In a recent radio interview, recently reinstated Texas Attorney General Ken Paxton made it clear he is ready to seek vengeance for his impeachment.
“I’m highly motivated,” Paxton told Dallas radio host Mark Davis. “I’ll be spending a lot of time in Beaumont. I’ll be spending a lot of time … in Kerrville. I’ll be spending a lot of time in Collin County.”
Beaumont is the home of Texas House Speaker Dade Phelan. Since the beginning of Paxton’s impeachment hearing, Paxton and allies have accused Phelan of being in league with or controlled by Democrats when he oversaw the accusations of misuse of office. Phelan has long been a thorn in the side of the extreme right of the party, refusing to go along with high priority plans like passing school vouchers.
To call the impeachment process a political one is deeply underselling it. Texas House impeachment managers brought forward 13 witnesses and dozens of hours of testimony to prove that Paxton interfered with investigations into his friend and donor Nate Paul, currently indicted on financial fraud charges. Paxton’s defense, led by Houston city council candidate Tony Buzbee, was mostly a lackluster accusation of political witch hunts by “RINOs” and the “Bush Dynasty” (George P. Bush was one of Paxton’s primary challengers in 2022).
Behind closed doors, it looked like enough Republicans might have been moved by the evidence to convict Paxton. The Texas Tribune reports that as many as eight Republican senators were willing to vote to convict, but none were willing to do so unless the conviction was guaranteed.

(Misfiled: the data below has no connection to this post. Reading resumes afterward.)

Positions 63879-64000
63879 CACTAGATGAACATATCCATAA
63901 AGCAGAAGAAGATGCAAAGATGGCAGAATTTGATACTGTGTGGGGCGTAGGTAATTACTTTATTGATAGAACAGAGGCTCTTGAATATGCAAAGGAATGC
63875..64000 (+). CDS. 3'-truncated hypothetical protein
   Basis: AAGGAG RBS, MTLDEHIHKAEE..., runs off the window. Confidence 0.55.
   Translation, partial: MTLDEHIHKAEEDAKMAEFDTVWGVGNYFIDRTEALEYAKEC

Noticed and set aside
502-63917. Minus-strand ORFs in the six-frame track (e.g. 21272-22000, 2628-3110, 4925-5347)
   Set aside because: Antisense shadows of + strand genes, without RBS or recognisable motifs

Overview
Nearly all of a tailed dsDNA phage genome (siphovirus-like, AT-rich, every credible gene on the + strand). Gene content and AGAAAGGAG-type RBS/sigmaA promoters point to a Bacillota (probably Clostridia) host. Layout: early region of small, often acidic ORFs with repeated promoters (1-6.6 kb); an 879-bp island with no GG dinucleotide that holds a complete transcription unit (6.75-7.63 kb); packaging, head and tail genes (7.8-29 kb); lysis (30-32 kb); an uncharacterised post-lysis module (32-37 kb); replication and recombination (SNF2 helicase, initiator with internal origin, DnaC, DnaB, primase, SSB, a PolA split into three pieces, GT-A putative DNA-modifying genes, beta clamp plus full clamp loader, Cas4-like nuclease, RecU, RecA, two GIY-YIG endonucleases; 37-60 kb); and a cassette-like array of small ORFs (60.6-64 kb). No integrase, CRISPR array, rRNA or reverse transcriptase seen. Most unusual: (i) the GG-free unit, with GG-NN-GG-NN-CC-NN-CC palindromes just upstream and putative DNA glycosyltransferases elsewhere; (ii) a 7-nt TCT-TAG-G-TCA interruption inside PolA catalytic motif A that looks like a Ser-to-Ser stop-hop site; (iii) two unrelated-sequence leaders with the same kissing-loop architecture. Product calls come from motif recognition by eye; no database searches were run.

“I feel there were six senators who were ready to be the 21st vote,” said Sen. Nathan Johnson, D-Dallas. “But they didn’t want to be the 20th vote.”
In the end, only two Republicans voted for conviction, Robert Nichols of Jacksonville and Kelly Hancock of North Richland Hills. Several names were reported as being in play, including Joan Huffman of Houston and Mayes Middleton of Galveston, both of whom have been critics of Paxton in the past.
The wind was against a conviction from the beginning. Lt. Governor Dan Patrick oversaw the trial, which ended with a speech by Patrick castigating the House managers. Patrick also received $3 million from a pro-Paxton PAC immediately after the moratorium on political donations during the regular legislative session ended.
Big money and powerful figures rushed to Paxton’s defense throughout the trial, including former President Donlad Trump, who is also facing legal troubles over misuse of office. Far-right big money PACs continued to support Paxton because of his lawsuits against the Biden Administration and general execution of extremist policies.
In the end, every senator had to weigh the possibility of revenge by Paxton for a vote, though to a person, all Republican senators deny this had any influence on their decision.
For now, Paxton appears focused on the members of the House who impeached him. He’s targeted Jeff Leach of McKinney, who gave one of the closing arguments, and Andrew Murr, of Kerville, who chaired the managers.
“Jeff Leach, watch out!” promised Paxton.